Our third observation, which is obvious but easy to lose sight of in the face of dense SI titles, is these SIs are reforming law and government. An example of an SI from recent days is illustrative. The Capital Requirements (Amendment) (EU Exit) Regulations 2019 relate to two pieces of EU legislation: the Capital Requirements Regulation (EU Regulation No. 575/2013) and the Capital Requirements Directive IV (Directive 2013/36/EU). This is EU legislation that lays down various standards for the management of capital, liquidity, and credit risk, including provisions which require banks to set aside enough capital to cover their risks. It defines measures of risk in order to determine the level of capital a firm is required to hold and it also requires that banks hold a sufficient level of liquid assets for times of financial difficulty. Formulated primarily in the wake of the financial crisis, this is legislation to protect depositors, consumers, and other creditors of banks and other financial institutions. As the accompanying Explanatory Memorandum makes clear, without this SI then ‘significant aspects’ of the UK’s ‘regime would become less effective or legally inoperable… the UK’s ability to regulate the financial sector effectively would be compromised, affecting market confidence and creating instability.’ Amongst other things, the SI transfers enforcement functions to HM Treasury, the Prudential Regulation Authority, and the Financial Conduct Authority. This is, to an extent, ‘gap-filling’ but it is still serious law-making and governmental change. While we are public lawyers and not banking lawyers, it does not require a banking lawyer (or even a lawyer for that matter) to comprehend the importance of these arrangements.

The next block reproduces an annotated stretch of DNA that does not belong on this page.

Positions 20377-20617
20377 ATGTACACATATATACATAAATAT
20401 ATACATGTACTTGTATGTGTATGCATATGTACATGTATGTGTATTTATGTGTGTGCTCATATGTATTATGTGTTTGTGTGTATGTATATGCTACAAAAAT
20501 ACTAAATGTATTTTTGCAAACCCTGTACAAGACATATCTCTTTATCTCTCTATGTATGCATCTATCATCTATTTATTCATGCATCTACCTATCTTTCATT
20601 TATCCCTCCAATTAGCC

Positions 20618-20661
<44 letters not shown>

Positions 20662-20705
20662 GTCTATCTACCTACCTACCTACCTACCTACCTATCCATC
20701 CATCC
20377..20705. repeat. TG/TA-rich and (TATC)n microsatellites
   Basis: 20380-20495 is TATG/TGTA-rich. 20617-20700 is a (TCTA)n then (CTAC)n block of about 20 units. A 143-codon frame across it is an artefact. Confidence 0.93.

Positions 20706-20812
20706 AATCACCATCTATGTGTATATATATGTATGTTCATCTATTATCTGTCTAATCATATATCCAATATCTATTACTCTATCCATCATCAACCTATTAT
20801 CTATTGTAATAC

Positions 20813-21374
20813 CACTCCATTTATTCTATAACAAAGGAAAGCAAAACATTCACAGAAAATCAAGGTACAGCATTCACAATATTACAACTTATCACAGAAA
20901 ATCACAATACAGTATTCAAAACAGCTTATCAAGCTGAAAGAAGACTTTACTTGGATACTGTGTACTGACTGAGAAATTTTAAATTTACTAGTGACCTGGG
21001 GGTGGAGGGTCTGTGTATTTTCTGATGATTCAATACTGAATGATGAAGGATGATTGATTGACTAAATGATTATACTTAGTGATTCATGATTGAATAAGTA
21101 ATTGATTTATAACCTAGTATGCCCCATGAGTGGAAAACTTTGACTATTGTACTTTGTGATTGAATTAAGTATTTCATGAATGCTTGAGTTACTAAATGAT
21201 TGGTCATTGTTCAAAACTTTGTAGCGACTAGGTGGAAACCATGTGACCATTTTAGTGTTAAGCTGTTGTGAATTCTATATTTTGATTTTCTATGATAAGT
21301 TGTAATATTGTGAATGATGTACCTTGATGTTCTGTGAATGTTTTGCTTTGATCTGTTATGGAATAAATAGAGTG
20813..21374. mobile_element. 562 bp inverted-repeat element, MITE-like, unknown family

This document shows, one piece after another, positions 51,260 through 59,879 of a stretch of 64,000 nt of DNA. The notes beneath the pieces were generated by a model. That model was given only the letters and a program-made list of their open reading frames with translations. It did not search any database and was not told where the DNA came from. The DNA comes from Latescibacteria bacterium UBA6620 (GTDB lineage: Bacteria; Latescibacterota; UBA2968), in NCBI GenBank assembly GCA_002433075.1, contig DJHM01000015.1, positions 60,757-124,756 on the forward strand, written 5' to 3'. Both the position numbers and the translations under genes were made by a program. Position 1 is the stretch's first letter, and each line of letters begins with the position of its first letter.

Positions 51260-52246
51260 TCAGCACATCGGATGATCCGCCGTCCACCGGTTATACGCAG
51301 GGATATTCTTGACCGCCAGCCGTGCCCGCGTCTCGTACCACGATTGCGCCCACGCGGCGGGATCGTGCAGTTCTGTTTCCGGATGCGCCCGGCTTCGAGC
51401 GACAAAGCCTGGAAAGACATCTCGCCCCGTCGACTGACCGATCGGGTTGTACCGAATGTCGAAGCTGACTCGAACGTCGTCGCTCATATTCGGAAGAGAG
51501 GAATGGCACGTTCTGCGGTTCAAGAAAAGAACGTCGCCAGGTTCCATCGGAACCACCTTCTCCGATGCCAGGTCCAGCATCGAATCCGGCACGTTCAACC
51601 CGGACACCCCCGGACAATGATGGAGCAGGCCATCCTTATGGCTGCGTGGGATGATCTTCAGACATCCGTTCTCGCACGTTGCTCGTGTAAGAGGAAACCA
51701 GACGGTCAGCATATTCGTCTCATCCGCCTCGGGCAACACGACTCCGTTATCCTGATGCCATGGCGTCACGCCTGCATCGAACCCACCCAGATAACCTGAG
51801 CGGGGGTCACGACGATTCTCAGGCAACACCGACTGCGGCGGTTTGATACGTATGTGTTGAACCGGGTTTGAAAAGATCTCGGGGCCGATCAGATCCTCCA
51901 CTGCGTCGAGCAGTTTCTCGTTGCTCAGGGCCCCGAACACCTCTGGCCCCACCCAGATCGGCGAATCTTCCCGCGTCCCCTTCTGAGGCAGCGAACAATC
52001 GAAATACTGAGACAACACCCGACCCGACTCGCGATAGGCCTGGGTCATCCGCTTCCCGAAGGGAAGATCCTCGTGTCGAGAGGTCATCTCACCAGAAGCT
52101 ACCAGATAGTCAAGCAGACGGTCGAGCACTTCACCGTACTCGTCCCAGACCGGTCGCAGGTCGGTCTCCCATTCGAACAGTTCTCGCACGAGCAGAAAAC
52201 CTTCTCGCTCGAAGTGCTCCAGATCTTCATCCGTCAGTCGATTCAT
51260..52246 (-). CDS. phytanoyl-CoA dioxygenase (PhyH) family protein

Our fourth and final observation is that the SIs being produced now equate to a large quantity of law. Take just those SIs, concerning Brexit, which were laid as made on Thursday 5th September. On that day alone, there were 15 Brexit SIs laid as made. In total, those SIs ran to 196 pages of law. This is a rudimentary and imperfect metric, but it gives a sense of the scale of law-making activity.
In view of the state of affairs elaborated here and the likely trajectory of developments (as set out in our previous blog), Sir Charles Walker MP, Chair of the House of Commons Procedure Committee, wrote to Jacob Rees-Mogg MP, Leader of the House of Commons. He asked if the Government planned to make further use of the urgency procedure and if so how many other SIs subject to that procedure would be brought into force prior to 31st October. The Chair further requested reassurance that the SIs that had already been laid would be debated in full prior to exit day as it would be unacceptable for them to be debated and approved by the House only after they were in force. On the current course, he is unlikely to get the answers he wants.
Alexandra Sinclair is a Research Fellow at the Public Law Project. She is leading on the SIFT Project, which, in partnership with the Hansard Society, is tracking trends in Brexit SIs.
Dr Joe Tomlinson is Senior Lecturer in Public Law at the University of York and Research Director at the Public Law Project.
(Suggested citation: A. Sinclair and J. Tomlinson, ‘Eliminating Effective Scrutiny: Prorogation, No Deal Brexit, and Statutory Instruments (Part 2)’, U.K. Const. L. Blog (17th Sept. 2019) (available at https://ukconstitutionallaw.org/))